By Michael and Lauren McAfee
When I (Michael) was in the eighth grade, one of my favorite classes was art. Not necessarily because I was a young da Vinci. I was more like a young Picasso, but no one seemed to appreciate my, um, unique perspective. Art class became a relaxing hour to decompress and express myself, in part because my art teacher had a unique way to keep middle schoolers quiet and focused. While we painted, drew, or sculpted, he would read to us. In eighth grade we read Moby Dick. Herman Melville’s epic tale of Ahab, Ishmael, and the great white whale made a lasting impression on me. There was a certain sense of fairness that resonated in the story, about a man obsessed who ultimately was overcome by his obsession.
One of the greatest objections to the Bible is that it is unfair to humanity. All of us have an instinct for fairness and right and wrong; this instinct is often apparent from early in our lives. We are quick to object if we think we are being unfairly punished or wrongly accused. Much like Moby Dick, the Bible tells the story of humans obsessed with sin and evil and how they are continually being overcome by their obsession, portraying us all as guilty before God and in desperate need of rescue. Many object to this characterization, and people feel it is unfair that from the outset we are all declared guilty and in need of salvation (Rom. 3:23). But if we accept the rules of the story and see the narrative from the viewpoint of Christ, the story begins to change.
The story of the Bible is unfair; tremendously unfair. The story is about one who is guiltless who is declared guilty, one who is blameless who is assigned the blame of others, one who is innocent who dies in the place of those who are at fault. If any one of us were called on to assume such guilt and blame, we would object and fight to our dying breath to vindicate our good name. Yet the unfairness seen in the story of the Bible is not an unfairness toward us but an unfairness toward God.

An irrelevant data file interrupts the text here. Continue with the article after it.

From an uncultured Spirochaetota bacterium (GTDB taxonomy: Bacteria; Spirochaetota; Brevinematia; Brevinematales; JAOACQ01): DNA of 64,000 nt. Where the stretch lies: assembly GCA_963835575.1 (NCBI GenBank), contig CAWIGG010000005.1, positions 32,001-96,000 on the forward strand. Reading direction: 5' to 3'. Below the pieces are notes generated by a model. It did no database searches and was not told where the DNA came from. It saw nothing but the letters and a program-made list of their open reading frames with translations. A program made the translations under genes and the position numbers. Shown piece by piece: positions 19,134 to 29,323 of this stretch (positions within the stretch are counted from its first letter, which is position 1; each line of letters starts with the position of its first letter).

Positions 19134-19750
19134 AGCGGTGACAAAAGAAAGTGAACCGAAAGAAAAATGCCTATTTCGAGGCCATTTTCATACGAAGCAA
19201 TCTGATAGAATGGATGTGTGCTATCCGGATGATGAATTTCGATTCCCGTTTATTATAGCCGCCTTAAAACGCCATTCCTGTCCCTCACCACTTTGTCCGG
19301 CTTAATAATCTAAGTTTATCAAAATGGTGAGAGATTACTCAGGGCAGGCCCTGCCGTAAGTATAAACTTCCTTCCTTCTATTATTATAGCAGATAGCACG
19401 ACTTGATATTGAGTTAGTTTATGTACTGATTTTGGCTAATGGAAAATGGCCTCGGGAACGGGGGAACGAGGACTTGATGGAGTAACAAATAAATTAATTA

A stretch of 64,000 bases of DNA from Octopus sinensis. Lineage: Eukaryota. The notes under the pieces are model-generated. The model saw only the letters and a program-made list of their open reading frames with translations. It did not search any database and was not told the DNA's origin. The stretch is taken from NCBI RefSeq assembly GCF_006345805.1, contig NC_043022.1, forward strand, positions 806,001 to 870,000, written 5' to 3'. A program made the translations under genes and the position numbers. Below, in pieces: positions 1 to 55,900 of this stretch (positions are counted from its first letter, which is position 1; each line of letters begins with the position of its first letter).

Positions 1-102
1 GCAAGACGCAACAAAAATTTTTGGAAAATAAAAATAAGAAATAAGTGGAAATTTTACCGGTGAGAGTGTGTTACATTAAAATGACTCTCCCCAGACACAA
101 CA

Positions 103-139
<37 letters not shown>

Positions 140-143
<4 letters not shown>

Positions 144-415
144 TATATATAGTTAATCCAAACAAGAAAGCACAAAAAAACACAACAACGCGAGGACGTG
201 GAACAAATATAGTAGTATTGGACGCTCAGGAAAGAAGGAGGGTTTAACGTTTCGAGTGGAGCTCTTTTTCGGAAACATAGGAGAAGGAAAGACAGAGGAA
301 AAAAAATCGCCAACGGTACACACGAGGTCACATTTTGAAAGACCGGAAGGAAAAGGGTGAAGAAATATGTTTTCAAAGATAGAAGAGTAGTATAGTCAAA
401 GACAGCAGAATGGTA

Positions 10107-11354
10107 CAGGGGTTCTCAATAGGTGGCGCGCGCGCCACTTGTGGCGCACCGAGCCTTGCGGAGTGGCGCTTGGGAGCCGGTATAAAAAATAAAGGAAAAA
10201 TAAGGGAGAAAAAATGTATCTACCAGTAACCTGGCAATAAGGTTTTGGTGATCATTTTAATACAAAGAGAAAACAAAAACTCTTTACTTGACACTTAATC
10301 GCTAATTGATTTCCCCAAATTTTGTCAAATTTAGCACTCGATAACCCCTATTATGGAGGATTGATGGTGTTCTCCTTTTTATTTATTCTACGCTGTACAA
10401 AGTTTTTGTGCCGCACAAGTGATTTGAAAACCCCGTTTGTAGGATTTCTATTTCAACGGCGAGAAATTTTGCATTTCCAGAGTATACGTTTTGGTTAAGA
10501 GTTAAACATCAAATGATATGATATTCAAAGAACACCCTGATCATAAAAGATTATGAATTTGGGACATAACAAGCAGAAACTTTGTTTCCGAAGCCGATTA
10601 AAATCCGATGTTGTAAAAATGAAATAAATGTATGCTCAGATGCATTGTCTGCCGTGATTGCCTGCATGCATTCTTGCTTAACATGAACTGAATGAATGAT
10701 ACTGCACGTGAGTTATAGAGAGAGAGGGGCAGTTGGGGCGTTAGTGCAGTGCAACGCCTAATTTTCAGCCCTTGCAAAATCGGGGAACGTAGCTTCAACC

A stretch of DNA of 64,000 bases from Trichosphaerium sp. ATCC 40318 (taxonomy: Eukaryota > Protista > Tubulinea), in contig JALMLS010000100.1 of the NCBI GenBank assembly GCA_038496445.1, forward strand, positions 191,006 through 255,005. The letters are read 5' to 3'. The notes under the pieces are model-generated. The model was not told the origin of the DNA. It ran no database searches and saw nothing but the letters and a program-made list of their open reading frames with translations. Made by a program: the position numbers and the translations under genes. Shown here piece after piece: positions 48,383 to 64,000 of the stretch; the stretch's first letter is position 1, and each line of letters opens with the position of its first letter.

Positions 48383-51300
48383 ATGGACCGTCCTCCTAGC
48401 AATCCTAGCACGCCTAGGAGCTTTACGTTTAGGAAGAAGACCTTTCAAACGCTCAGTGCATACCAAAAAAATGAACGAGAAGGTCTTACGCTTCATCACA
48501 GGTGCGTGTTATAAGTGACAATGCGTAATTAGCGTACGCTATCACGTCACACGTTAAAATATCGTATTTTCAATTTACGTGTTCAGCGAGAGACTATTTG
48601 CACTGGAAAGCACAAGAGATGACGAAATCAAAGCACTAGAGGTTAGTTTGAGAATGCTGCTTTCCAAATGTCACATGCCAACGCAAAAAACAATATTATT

A blameless God creates humanity, which unfairly rejects its Creator. In story after story, the Bible’s narrative is the same: God rescues his people and they reject his rule. And every rescue, from the flood to the exodus to the lions’ den, is foreshadowing the greater rescue to come. Arguably, God’s people do not deserve to be rescued, and if any one of us were in God’s place and were rejected by those we love, it would be very difficult for us to turn the other cheek and bear the cost to restore the relationship. Yet this is what Jesus does. He leaves heaven and comes to earth. The Creator walks among his creation. The gospel writer John records that Jesus came to his own and was rejected (John 1:11). His own creation did not recognize him (v. 10), but still he came. He “did not come to be served, but to serve, and to give his life as a ransom for many” (Mark 10:45).
This is perhaps the greatest misunderstanding about the Bible today. Properly read, the Bible should not make anyone feel mighty about their own life. The Bible is a raw, honest account of our failure as a people and as individuals to live well. When well-meaning people today, in the name of the Book, tout their own behavior to claim the moral high ground, they are actually undermining their argument. We naturally read ourselves into any story as the hero. But the Bible, with unexpected ruthless consistency, reminds us we are the problem.
The story of the gospel, the story of Jesus, is incredibly unfair. God takes this unfairness on himself, suffering the punishment that we deserve. You may not feel we deserve to be punished, you may not feel it was necessary for Jesus to die, but surely you find that story at least a bit compelling. This is what J. R. R. Tolkien described as a eucatastrophe. A catastrophe is a sudden calamity or downturn in a story; a eucatastrophe is a sudden reversal of fortune, a happy ending. If we were writing the story, we would want to see those who are guilty be punished, and those who are innocent be freed. But the Bible turns this on its head, saying that God’s love is so great that he, who is innocent, is willing to be punished so that we, who are guilty, may be freed (2 Cor. 5:21). This is the ultimate happy ending, and it is a message which is meant not only to inspire us but also to shape and give meaning to our lives. There is a word for this, when we get what we do not deserve, when we are treated fairly when we have not earned fairness. The word is grace.